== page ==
Change Required

change-1It has been said that only a baby with a wet diaper likes change. Without a doubt change can be difficult. Starting a new job, playing with a different team, or experiencing the physical and emotional changes that come with growing older can all be a struggle.

For example, I have just moved to a new state and took on a new job…in a nutshell: huge change. I just assumed the lead pastor role at West Salem Foursquare Church. After 16 great years at another church, my wife and I sensed a change in our hearts, and so we leaned wholly into God – who, by the way, is strong and sure in times of flex. With this new assignment there is so much excitement, and yet with it comes so much change…and that can be intense. Intense for my marriage, my kids, both churches and for me personally. Often we would rather have things stay the same for as long as possible to minimize the adjustments and the corresponding season of awkwardness.

God is all about change though. The Bible calls us to “repent and turn” (Acts 3:19) and demands that we become a “new creation in Christ “ (2 Corinthians 5:17). We are even challenged by Jesus to be “converted and become as little children” (Matthew 18:3) in order to enter the kingdom of heaven.

Perhaps my favorite biblical example of change is found in Saul/Paul in the Book of Acts. The road to Damascus can be called the “highway of change” – both as a place and as a prototype of conversion. When Saul was knocked off his horse, he experienced the initial point of spiritual change. The ripple effects are visually found in the scales falling from his eyes, his baptism, the regaining of his strength and the subsequent season of learning and ministry (see Acts 9).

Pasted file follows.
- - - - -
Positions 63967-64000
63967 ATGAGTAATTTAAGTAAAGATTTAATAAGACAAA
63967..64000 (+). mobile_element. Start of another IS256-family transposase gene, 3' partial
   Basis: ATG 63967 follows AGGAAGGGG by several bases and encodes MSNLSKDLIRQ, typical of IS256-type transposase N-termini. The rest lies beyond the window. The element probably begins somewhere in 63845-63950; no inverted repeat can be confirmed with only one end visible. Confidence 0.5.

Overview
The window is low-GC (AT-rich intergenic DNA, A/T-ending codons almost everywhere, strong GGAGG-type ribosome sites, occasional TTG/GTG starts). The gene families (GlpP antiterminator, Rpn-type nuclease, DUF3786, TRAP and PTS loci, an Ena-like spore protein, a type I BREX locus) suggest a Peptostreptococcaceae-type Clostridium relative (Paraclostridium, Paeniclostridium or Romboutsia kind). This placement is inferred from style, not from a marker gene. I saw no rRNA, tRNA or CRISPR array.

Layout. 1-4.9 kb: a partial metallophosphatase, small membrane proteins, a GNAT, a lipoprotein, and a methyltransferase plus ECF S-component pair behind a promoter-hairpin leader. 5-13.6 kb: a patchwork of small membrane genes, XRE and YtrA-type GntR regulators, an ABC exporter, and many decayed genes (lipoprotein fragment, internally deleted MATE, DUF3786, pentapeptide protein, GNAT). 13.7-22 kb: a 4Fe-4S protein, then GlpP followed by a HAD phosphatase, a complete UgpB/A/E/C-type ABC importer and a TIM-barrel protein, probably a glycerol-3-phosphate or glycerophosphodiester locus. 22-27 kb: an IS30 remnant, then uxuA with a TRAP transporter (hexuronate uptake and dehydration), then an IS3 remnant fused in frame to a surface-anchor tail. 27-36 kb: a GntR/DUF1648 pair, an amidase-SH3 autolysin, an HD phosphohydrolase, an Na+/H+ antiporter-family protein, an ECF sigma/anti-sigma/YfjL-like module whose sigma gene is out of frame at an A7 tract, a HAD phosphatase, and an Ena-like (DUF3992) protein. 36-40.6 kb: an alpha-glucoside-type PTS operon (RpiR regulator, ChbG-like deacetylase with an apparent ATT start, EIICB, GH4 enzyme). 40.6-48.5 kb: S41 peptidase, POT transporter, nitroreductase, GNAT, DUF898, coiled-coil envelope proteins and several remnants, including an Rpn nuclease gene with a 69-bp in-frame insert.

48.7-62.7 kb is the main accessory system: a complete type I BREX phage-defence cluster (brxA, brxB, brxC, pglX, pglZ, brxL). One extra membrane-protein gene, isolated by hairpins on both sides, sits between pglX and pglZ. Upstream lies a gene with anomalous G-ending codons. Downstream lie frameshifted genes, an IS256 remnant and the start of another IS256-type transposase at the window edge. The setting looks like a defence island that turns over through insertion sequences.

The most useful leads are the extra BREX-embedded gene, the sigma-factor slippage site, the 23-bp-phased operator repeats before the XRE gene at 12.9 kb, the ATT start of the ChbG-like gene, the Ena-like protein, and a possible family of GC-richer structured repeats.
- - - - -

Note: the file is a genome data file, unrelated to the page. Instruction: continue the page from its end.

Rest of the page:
Alan Roxburg in The Sky is Falling writes, “On the road to Damascus, his [Paul] world was radically undermined. The experience literally blinded him, and that blindness was a metaphor for his sudden separation from his world framework and liminality. It was in that state that this defender of Judaism had to trust the very people who, up to a moment before, had been his sworn enemies. What emerged…was a new man – Paul the bondservant of Jesus Christ.”

What we see in the Apostle Paul could not have been possible without significant change. Change was, and continues to be, required. Change is good. Change keeps us fresh. It cultivates a dependence upon God. It sure keeps things stimulating, rather than life-less and boring (and who really wants life to be that way?). It’s important to commit to an ever-growing, ever-changing and ever-blossoming relationship with the Lord.

Here are some “change concepts” that I have considered (and ask those I lead to consider)…
• Listen to a different style of music for a month.
• Read the Bible out in the middle of an open field or empty parking lot.
• Sit in a different place at church next weekend.
• Eat some food that have never tried before.
• Introduce yourself to someone you don’t know
• Go on a short-term missions trip or a vacation to a new area of the world.

Change is good. As a matter of fact, it is wonderful. Jesus went to the cross so that we could experience the greatest change of all…salvation…a change of heart.

3 comments

  1. Jim Giordano says:

    “Change is good. As a matter of fact, it is wonderful.”

    Hmmmm. I think change is can be good or bad. Whether it is good or wonderful or terrible depends on the direction of the change.

    Of course, when we are “in Christ”, the change that He orchestrates in our lives is always good. So, since change is inevitable, it’s wise to let Him orchestrate the changes;-)

  2. We have been attending West Salem Foursquare for about a year, after a move from Washington down here to Oregon. I fell in love with the church initially because of the Pastor. And when he left, we were thinking it would be a big enough change to potentially cause us to find a new church. However, we stuck it out, and now that you have started to settle in, we are happy about this change and are excited about what the future holds. Change can be scary, but it is also necessary. Thanks for the reminder of this about all aspects of our lives.

  3. Vin Thomas says:

    For some reason this post is strangely familiar…

    🙂